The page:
ORIGINAL RESEARCH article
Mass Customization in the House Building Industry: Literature Review and Research Directions
- 1Department of Materials and Production, Aalborg University, Aalborg, Denmark
- 2Department of Civil Engineering, Aalborg University, Aalborg, Denmark
Mass customization is a manufacturing paradigm that enables customized and personalized design at a cost near mass production. Mass customization's ability to lower unit cost, increase quality, and shorten project duration for customized offerings is considered highly relevant for tomorrow's house building industry. Therefore, through a literature review, this research investigates state-of-the-art in mass customization in the house building industry from four perspectives: (1) mass customization in the house building industry, (2) modular and off-site construction, (3) construction supply chains, and (4) customer satisfaction. It is concluded that a great potential exists for applying mass customization in the house building industry. However, despite its potential, research on mass customization in the house building industry is sparse. In particular, research on developing the solution space and choice navigation tools is limited in this industry.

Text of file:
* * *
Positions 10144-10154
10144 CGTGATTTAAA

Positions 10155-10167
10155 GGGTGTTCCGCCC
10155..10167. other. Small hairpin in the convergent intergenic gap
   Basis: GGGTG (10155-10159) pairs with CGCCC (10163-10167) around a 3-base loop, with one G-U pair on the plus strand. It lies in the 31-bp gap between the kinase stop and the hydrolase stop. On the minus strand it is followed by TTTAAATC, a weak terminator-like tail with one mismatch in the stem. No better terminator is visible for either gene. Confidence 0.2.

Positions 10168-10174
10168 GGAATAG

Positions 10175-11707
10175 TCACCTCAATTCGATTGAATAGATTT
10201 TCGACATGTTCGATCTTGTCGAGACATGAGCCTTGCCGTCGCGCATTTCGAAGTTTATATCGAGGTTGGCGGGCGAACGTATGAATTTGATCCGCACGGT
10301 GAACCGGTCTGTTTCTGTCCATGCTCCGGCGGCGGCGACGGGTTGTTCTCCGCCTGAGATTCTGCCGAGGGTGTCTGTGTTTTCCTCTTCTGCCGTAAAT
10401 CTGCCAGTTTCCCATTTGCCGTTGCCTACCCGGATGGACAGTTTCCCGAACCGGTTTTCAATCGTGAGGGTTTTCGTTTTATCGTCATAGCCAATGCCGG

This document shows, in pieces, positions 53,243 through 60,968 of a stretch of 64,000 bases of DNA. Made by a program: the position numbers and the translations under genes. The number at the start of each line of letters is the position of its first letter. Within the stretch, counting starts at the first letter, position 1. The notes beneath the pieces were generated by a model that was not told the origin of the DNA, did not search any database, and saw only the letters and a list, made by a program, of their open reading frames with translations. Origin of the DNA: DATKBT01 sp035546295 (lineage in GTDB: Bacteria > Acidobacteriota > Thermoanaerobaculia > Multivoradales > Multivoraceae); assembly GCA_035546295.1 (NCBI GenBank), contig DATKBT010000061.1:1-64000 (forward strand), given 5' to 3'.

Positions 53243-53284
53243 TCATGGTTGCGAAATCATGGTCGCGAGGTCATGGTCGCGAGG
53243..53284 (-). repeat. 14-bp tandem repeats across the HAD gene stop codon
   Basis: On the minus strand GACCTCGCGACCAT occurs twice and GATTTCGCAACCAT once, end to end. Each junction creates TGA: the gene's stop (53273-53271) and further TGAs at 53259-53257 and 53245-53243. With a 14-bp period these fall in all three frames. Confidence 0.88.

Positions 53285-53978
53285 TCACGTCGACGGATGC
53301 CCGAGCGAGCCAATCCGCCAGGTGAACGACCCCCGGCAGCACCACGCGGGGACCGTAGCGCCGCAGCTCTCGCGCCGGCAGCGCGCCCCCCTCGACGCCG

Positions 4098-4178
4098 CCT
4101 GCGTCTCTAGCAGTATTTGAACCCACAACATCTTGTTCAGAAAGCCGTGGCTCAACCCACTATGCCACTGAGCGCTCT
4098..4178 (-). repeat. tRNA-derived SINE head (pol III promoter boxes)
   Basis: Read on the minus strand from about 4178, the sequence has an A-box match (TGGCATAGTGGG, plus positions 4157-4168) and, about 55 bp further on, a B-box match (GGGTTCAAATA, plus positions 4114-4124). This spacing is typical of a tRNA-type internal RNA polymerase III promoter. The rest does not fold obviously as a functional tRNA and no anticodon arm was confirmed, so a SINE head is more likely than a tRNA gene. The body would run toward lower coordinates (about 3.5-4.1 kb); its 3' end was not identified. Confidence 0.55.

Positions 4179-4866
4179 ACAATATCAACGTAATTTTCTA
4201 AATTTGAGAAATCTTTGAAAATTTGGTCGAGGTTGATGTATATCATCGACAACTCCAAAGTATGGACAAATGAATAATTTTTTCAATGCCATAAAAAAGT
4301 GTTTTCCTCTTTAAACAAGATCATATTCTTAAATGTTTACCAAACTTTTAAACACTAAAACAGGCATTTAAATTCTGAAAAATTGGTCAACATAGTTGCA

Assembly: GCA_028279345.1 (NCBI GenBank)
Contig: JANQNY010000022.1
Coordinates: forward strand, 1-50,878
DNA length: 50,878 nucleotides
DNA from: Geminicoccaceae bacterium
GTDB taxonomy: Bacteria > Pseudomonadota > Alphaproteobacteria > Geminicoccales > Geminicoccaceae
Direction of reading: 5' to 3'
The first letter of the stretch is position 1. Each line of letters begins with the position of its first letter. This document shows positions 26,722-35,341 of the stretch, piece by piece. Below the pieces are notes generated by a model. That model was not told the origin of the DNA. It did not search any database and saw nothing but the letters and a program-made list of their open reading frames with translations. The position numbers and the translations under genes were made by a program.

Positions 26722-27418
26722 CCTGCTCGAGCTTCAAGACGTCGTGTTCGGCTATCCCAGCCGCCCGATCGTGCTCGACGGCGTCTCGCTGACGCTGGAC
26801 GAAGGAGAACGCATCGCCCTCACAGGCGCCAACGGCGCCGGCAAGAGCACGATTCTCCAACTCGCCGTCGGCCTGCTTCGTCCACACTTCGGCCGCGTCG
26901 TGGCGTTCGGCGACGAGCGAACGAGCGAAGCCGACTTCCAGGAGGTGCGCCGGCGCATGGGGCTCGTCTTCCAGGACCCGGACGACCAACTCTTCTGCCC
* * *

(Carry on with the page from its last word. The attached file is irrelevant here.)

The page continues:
Cross-coordination in engineer-to-order industries such as shipbuilding and construction was, for some time, considered of significant importance to avoid budget overruns, deadline escalation, and insufficient quality (Mello et al., 2015). However, despite this focus, when looking into project performance in the construction industry, cost escalations, time overruns, and lack of quality often occur (Hanif et al., 2016). According to Nicholas and Steyn (2017), it is not uncommon that engineering projects experience up to 20% budget overruns. This is also supported by the findings of Love (2002), who found average cost overruns to be 12.7%, and Flyvbjerg et al. (2002), who found average cost overruns to be 28%. Delay is, like cost overruns, a huge challenge in the construction industry (Kazaz et al., 2012; Lindhard and Wandahl, 2014). Assaf and Al-Hejji (2006) reported time increases ranging from 10 to 30%, which is similar to the findings of Olawale and Sun (2010), who reported between 10 and 40% time overrun. Josephson and Hammarlund (1999) studied the costs of failure and rework in construction projects and found the associated costs to be between 2.3 and 9.4% of the total construction costs. Therefore, when considering the fierce competition in a market particularly focused on costs, it is relevant to further explore opportunities for improving the production performance in the construction industry and thus the management and control hereof.